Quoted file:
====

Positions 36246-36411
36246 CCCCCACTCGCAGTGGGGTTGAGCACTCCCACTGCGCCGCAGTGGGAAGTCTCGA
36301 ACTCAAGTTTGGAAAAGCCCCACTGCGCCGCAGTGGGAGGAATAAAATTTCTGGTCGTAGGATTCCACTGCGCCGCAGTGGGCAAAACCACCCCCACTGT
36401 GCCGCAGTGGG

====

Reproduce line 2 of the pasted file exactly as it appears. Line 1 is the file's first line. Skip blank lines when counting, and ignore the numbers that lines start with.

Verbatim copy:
36246 CCCCCACTCGCAGTGGGGTTGAGCACTCCCACTGCGCCGCAGTGGGAAGTCTCGA